Mutism


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mutism

[′myü‚tiz·əm]
(medicine)
Inability or refusal to speak.

Mutism

 

the inability or refusal to speak that takes place in the absence of any organic lesions of the vocal apparatus. Occurring mainly in shy, timid, physically weak children, mutism results from a reaction to a traumatic mental stimulus such as fright, insult, conflict, or excessive demand. Mutism is also found in patients suffering from schizophrenia and hysteria. Hysterical mutism is usually complete, that is, the patient does not utter a single word; he does not maintain oral contact but communicates by writing. The ability to speak disappears suddenly and returns just as unexpectedly. Voluntary mutism is common in children: the child does not answer questions in school but talks normally at home and in the street. Sometimes he does not answer the questions of one teacher but does respond normally to others.

Mutism is temporary but varies in duration. It sometimes continues for years, in which case it causes mental retardation. Treatment involves the elimination of factors that traumatize the nervous system; treatment of the disease that caused the mutism; use of general restorative measures; and psychotherapy. Preventive measures include strengthening of the child’s nervous system and a proper upbringing that encourages independence, activity, and sociability.

Surdimutism—the functional impairment of hearing and speech—is a special form of the condition. Unlike deaf mutism, which is caused by the permanent organic impairment of hearing, surdimutism is temporary. It is generally observed in wartime as one of the symptoms of contusion. Speech and hearing in surdimutism are usually quickly restored by disinhibition therapy. Sometimes surdimutism can be corrected without any special treatment. In a few cases the disease becomes protracted and requires the coordinated attention of neurologists, otorhinolaryngologists, speech therapists, and specialists in the teaching of deaf-mutes.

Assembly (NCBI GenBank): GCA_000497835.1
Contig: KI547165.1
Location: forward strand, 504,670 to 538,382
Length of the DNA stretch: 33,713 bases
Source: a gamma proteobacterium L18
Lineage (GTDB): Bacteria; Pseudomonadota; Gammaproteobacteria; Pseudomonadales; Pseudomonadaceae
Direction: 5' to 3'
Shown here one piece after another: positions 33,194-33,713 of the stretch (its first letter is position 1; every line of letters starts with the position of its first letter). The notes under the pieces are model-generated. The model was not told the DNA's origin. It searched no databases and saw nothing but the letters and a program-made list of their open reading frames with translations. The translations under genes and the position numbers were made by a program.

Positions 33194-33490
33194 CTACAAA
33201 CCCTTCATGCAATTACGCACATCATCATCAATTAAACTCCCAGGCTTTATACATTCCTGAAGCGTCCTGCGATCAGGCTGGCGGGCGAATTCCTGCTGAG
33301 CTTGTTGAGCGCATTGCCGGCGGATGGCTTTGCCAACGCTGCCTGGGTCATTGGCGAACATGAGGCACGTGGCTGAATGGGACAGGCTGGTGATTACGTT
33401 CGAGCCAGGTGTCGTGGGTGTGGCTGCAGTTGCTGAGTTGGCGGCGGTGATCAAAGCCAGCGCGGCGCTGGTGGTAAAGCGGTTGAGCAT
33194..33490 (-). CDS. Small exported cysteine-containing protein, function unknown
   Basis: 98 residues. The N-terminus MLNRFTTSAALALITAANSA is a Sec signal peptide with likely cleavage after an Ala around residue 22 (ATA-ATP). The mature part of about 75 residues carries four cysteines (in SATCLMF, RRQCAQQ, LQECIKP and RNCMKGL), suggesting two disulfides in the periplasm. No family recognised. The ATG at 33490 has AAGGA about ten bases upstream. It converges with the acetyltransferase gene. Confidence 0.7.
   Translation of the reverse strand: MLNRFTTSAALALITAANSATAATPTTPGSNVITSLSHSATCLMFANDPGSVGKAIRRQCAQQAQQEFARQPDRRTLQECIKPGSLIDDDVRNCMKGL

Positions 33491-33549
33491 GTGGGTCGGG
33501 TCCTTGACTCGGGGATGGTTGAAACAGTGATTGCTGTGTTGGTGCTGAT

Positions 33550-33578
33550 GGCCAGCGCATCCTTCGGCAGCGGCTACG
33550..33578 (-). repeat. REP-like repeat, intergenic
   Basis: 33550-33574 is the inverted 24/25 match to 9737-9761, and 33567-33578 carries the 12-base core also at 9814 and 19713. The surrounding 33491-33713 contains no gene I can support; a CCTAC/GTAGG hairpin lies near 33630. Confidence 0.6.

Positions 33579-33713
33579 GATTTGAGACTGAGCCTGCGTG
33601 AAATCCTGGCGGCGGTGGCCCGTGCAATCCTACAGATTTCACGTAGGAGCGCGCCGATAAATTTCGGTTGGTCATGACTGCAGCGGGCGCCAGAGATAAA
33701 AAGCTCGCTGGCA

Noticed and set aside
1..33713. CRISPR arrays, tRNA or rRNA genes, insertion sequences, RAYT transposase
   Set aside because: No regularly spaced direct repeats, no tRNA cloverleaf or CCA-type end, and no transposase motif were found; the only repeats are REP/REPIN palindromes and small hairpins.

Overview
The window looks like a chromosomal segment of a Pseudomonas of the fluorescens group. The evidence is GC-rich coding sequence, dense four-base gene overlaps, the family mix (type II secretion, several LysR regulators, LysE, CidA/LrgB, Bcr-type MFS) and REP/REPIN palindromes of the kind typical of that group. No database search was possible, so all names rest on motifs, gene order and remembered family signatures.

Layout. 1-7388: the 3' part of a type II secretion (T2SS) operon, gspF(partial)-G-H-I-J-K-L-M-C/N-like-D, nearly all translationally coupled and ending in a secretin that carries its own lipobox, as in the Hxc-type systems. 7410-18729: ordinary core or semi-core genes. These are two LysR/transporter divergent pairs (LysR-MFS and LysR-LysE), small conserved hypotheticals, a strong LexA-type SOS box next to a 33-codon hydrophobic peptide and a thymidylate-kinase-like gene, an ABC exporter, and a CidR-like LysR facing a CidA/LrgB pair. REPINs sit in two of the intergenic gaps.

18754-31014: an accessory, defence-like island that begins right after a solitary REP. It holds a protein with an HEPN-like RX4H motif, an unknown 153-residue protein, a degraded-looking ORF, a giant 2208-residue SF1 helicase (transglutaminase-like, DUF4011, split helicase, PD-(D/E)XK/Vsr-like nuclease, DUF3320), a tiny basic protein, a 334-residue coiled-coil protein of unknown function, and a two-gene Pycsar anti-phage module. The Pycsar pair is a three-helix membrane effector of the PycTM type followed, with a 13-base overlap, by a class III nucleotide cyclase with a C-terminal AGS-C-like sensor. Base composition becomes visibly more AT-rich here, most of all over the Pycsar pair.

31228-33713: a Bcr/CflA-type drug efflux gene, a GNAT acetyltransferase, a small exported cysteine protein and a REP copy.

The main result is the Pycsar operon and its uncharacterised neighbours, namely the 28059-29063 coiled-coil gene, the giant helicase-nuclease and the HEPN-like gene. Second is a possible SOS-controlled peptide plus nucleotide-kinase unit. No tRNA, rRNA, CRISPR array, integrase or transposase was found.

L. V. NEIMAN

References in periodicals archive ?
Selective mutism is a complex anxiety disorder characterized by a child's inability to speak and communicate effectively in select social settings, such as the school.
In "Finding Voice: Treating Selective Mutism and Social Anxiety" Professor Schum shares his years of experience and expertise in helping children, their families, and their teachers.
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Rivers offers a tentative psychological explanation for mutism and how its occurrence is class-inflected: "Mutism seems to spring from a conflict between wanting to say something, and knowing that if you do say it the consequences will be disastrous.
Selective mutism affects one in 150 children, is more common in girls, and most primary schools will know of at least one child with it.
Although lasting complications of corpus callosotomy are very rare on this type of epilepsy surgery, it is known that impaired language skills, calossum mutism (temporary loss of speech) and damage to the frontal lobe due to the procedure that may lead to changes in behavior are risks to be considered during the surgical act.
For the past four years, Isla has suffered with selective mutism, a growing and devastating anxiety-based mental health disorder.
Conclusion: Predominantly the patients presented with mutism (dissociative motor disorder).
Last, inviolate mutism is emblematic in Duchamp's found objects.
Selective mutism (SM) is a disorder that occurs in childhood and is characterized by an inability to speak in certain settings, such as school, or in public places, as opposed to speaking at home with family members.